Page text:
According to a recent report, a Alberta new school that would cater to special-needs children has faced legal opposition. The facility would care for an estimated 120 secondary-age students who have been diagnosed with moderate-to-severe developmental disabilities. The project would cost approximately $24 million and would be built on land in the northwest area of Varsity.
The provincial government cleared the building of the facility in an effort to replace an older school that is located in Bridgeland. However, in August, a group of residents filed suit against the Calgary Board of Education the board or trustees, seeking an injunction against the project. The group, which is made up of 30 residents, claims that land where the school will be build should have been given to the city and designated as a reserve. They are also seeking compensation for damages regarding the "diminution of value" of their homes.
However, according to a report published on Aug. 28, the CBE has taken steps to have the lawsuit dismissed. The response claims that the action filed by the residents only protects the interests of a few isolated parties and is contrary to the best interests for the citizens of the city. The response also suggested that the residents should have had an understanding that the land in question would eventually be used for a municipal facility and claims that the resident's property values have not been affected.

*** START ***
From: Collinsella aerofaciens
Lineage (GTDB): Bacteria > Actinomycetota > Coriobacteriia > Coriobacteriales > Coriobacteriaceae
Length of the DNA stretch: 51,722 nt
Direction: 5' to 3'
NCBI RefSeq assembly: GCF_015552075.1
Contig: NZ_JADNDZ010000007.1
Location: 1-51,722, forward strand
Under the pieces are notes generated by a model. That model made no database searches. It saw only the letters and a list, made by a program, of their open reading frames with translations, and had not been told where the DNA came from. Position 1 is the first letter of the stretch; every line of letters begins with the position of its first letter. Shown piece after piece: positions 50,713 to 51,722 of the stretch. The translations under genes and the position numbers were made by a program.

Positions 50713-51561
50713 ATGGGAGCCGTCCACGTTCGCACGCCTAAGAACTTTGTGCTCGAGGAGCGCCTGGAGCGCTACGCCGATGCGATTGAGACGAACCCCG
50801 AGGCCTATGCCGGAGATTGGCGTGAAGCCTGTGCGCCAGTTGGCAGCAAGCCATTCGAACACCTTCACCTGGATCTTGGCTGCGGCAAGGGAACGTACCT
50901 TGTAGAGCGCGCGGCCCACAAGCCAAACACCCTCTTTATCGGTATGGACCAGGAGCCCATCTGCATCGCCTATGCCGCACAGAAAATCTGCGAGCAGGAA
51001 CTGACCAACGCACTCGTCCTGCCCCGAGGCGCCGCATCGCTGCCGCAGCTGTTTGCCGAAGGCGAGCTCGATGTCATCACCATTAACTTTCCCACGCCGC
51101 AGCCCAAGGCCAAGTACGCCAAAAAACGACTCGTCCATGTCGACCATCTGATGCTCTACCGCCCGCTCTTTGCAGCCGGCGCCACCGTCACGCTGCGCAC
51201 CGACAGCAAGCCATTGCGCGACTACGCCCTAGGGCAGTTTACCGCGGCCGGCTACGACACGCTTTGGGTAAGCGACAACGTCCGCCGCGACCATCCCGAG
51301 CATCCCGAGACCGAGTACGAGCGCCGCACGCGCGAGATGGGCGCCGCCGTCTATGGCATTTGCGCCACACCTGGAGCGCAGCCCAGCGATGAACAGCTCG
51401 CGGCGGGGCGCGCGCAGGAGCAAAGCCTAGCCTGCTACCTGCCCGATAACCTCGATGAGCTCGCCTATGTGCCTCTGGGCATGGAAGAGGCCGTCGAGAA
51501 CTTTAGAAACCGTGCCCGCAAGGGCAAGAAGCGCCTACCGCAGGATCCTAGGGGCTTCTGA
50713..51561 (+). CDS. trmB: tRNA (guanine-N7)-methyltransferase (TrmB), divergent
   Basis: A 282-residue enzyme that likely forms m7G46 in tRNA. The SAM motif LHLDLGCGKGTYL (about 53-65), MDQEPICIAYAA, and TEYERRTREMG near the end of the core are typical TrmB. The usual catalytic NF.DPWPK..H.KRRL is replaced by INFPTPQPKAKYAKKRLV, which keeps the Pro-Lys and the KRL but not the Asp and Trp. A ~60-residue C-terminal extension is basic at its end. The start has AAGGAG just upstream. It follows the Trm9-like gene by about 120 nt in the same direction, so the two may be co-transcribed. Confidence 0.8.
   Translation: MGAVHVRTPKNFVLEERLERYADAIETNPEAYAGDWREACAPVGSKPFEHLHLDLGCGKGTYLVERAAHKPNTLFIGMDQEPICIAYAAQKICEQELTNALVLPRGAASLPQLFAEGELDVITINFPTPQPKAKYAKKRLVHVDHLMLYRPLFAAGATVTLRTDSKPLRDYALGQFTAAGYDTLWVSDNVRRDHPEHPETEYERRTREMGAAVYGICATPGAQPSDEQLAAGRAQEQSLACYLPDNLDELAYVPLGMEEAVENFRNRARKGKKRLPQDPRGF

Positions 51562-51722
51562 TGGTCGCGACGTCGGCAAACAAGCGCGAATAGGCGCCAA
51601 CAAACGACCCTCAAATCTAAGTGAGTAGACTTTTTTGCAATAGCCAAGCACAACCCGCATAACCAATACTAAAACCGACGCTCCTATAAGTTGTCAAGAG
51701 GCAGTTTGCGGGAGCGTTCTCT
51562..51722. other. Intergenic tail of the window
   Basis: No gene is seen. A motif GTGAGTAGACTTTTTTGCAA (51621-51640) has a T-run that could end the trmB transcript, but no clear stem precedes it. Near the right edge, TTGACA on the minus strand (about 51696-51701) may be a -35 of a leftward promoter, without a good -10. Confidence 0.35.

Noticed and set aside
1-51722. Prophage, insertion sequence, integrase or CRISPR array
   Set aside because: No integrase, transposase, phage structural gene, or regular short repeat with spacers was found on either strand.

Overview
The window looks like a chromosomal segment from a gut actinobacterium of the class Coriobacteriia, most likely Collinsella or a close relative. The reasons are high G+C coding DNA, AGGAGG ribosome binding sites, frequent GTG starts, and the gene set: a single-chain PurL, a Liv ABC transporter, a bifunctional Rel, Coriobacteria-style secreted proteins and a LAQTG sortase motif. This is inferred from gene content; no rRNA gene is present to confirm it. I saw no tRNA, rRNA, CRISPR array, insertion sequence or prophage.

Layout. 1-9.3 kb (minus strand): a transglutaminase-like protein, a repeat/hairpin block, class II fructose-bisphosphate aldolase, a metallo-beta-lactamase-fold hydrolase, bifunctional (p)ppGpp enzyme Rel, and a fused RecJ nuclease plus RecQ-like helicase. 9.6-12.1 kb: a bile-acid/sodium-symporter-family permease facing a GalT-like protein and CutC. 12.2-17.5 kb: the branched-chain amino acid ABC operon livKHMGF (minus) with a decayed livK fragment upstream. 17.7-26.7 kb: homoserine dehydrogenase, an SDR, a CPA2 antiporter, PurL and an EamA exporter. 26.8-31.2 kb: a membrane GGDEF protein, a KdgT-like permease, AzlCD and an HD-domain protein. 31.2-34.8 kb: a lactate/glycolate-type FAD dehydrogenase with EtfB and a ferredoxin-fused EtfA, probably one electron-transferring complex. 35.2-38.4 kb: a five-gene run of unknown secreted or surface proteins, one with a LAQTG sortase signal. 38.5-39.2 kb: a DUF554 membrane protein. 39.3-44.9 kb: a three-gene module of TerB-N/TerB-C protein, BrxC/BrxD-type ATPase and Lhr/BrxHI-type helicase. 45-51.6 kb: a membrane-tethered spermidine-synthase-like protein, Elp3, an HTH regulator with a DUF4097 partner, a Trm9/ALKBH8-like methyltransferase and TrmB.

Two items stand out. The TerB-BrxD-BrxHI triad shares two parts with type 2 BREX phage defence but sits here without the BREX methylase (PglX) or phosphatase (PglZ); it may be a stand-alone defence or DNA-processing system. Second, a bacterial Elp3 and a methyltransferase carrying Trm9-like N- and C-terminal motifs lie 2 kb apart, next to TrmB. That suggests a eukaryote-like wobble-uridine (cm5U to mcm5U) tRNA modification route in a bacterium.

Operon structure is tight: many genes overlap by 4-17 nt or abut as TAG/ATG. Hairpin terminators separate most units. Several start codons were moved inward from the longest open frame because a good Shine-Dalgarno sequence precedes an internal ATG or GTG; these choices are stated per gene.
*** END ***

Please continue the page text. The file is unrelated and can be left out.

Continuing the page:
As this case shows, civil litigation can be a complicated endeavour. The competing interests of the involved parties to a case can make it difficult of a group to pursue compensation for damages. However, a lawyer who has experience with such cases might assist those who wish to pursue such an action.
Source: Calgary Herald, "CBE seeks to have lawsuit opposing special-needs school dismissed", Trevor Howell, August 28, 2014